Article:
Should the offices of both the president and the vice president become vacant, the president of the Executive Yuan shall exercise the official powers of the president and the vice president. A new president and a new vice president shall be elected in accordance with Paragraph 1 of this article and shall serve out each respective original term until its expiration. The pertinent provisions of Article 49 of the Constitution shall not apply.

As no president of the Executive Yuan (also known as the Premier) has ever succeeded to the presidency under these provisions (or their predecessors, under Article 49), it is untested whether, should the office of the premier be vacant as well, whether, pursuant to the Additional Articles, Article 3, the vice president of the Executive Yuan (vice premier), who would be acting premier, would act as president. There is currently no constitutional provision for a succession list beyond the possibility that the vice president of the Executive Yuan might succeed to the presidency.

Assuming that the vice president of the Executive Yuan would be third in line for the presidency, the current line of succession is:

  1. Chen Chien-jen, Vice President of the Republic of China
  2. Su Tseng-chang, President of the Executive Yuan
  3. Chen Chi-mai, Vice President of the Executive Yuan

Presidential succession has occurred three times under the 1947 Constitution:

  1. President Chiang Kai-shek declared incapacity on 21 January 1949 amid several Communist victories in the Chinese Civil War and was replaced by Vice President Li Tsung-jen as the Acting President. However, Chiang continued to wield authority as the Director-General of the Kuomintang and Commander-in-Chief of the Republic of China Armed Forces. Li Tsung-jen lost the ensuing power struggle and fled to the United States in November 1949. Chiang evacuated with the government to Taiwan on 10 December 1949 and resumed his duties as the President on 1 March 1950.
  2. President Chiang Kai-shek died on 5 April 1975 and was replaced by Vice President Yen Chia-kan who served out the remainder of the term.
  3. President Chiang Ching-kuo died on 13 January 1988 and was replaced by Vice President Lee Teng-hui who served out the remainder of the term and won two more terms on his own right.

Diplomatic protocol

Pope johnpaul funeral politics
At the funeral of Pope John Paul II, President Chen Shui-bian (far left), whom the Holy See recognized as the head of state of China, was seated in the front row (in French alphabetical order) beside the first lady and president of Brazil.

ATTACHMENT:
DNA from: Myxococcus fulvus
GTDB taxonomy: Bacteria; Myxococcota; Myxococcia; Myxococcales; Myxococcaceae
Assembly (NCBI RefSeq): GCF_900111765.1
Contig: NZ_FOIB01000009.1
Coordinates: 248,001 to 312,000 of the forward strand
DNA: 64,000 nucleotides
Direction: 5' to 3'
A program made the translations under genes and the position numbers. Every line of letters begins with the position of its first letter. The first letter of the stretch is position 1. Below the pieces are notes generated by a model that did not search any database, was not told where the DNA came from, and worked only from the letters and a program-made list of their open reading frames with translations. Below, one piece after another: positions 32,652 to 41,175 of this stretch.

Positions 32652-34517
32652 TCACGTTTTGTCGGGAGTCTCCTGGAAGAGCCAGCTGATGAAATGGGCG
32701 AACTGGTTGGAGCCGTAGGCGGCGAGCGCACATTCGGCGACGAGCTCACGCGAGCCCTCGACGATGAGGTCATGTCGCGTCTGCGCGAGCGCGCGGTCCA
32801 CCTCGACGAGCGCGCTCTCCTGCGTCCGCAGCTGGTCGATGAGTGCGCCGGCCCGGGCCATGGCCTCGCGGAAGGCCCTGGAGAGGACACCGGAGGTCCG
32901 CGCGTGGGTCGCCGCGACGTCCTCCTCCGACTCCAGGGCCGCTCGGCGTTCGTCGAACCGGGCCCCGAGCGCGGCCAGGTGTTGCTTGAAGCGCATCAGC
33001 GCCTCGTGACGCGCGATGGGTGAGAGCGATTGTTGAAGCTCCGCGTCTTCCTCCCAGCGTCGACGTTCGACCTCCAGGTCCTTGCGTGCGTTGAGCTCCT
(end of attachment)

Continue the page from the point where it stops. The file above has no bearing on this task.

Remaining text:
ROCAF Boeing 737-800 3701 on Final Approaching at Songshan Air Force Base 20151222a
Air Force 3701, the presidential aircraft of the Republic of China.

The diplomatic protocol regarding the President of the ROC is rather complex because of the political status of Taiwan. In the 16 nations which recognize the ROC as the legitimate government of China, she is accorded the standard treatment that is given to a head of state. In other nations, she is formally a private citizen, although even in these cases, travel usually meets with strong objections from the People's Republic of China.

The President of ROC has traveled several times to the United States, formally in transit to and from Central America, where a number of countries do recognize the ROC. This system allows the President to visit the United States without the U.S. State Department having to issue a visa. During these trips, the President is not formally treated as a head of state, does not meet U.S. government officials in their official capacities and does not visit Washington, D.C. However, in these visits, the ROC President invariably meets with staff members from the US government, although these visits are with lower-ranking officials in non-governmental surroundings.

In the area of Southeast Asia, the ROC President was able to arrange visits in the early 1990s which were formally private tourist visits, however these have become increasingly infrequent as a result of PRC pressure.

At the annual Asia-Pacific Economic Cooperation leaders' summit, the ROC President is forbidden from attending personally and must send a special envoy to represent him or her at the event.

However, on December 2, 2016, U.S. President-elect Donald Trump accepted a congratulatory telephone call from the ROC President, a clear break from prior protocol.

The Government of the People's Republic of China uses the terms Leader of the Taiwan Area, Leader of the Taiwan Region (traditional Chinese: 台灣地區領導人; simplified Chinese: 台湾地区领导人; pinyin: Táiwān dìqū lǐngdǎorén) and Leader of the Taiwanese Authorities (traditional Chinese: 台灣當局領導人; simplified Chinese: 台湾当局领导人; pinyin: Táiwān dāngjú lǐngdǎo rén) to describe the head of state of the Republic of China (ROC) in Taiwan. These terms are used by PRC media to reflect the PRC's official stance of not recognizing the ROC as an independent state.

The PRC media does not use the terms "President of Taiwan" nor "President of the Republic of China", which could be inferred as implying recognition of Taiwan as a country, or of Two Chinas. Hence, the term "Leader of the Taiwan Area" is used- with "Area" to show that Taiwan is not a country; while "Leader" does not equal "President". According to criteria set by the authorities in Beijing, media in mainland China generally are not allowed to use terms related to the Republic of China to describe the Taiwan authorities. But if the official title cannot be avoided in a news article, quotation marks would be used around terms for all official ROC positions and organisations, e.g. "President of the Republic of China"; "Presidential Office Building" to imply non-recognition.

Living former Presidents

As of August 2019, there are three living former Presidents:

Name Term of office Date of birth
Lee Teng-hui 1988–2000 15 January 1923 (1923-01-15) (age 98)
Chen Shui-bian 2000–2008 12 October 1950 (1950-10-12) (age 70)
Ma Ying-jeou 2008–2016 13 July 1950 (1950-07-13) (age 71)